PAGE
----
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Chicago's hottest restaurant blocks

All around Chicago, restaurants and bars are in a constant cycle of opening and closing. As the lights go out at a kitchen in Andersonville, a new tavern is putting up signs in the South Loop, and it’s all just part of the circle of nightlife. But if you look closely, you’ll see a handful of in-the-works hangouts making a few already hot downtown blocks even hotter. Read on for four good guesses as to where the city’s foodies and scenesters will be flocking in upcoming months.

This block of River North has been celeb chef Rick Bayless' row for years, but now some other big names have joined the party.

Holding court ...
449 N. Clark St.
Breakfast empanadas and fresh-from-the-fryer churros rule at Bayless’ Mexican street food cafe.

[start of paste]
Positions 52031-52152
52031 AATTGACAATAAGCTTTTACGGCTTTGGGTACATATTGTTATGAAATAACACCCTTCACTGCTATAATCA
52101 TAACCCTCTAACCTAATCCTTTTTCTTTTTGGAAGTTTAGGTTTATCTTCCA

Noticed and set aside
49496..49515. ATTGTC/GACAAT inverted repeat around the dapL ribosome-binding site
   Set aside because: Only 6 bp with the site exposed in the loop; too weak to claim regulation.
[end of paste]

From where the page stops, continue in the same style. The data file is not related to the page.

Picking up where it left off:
Topolobampo & Frontera Grill
445 N. Clark St.
Of Bayless’ neighboring dining rooms, Topolo leans more fine-dining while Frontera skews regional, but the accolades are plentiful—and the reservations hard to snag—for both.

Dragon Ranch Moonshine & BBQ
441 N. Clark St.
Expect a bit of an Asian accent and a whole lotta smoked meat at this barbecue eatery from the owners of Rockit, Sunda and The Underground. The “moonshine” in the name refers to the hefty selection of white whiskeys, available straight or mixed into signature cocktails.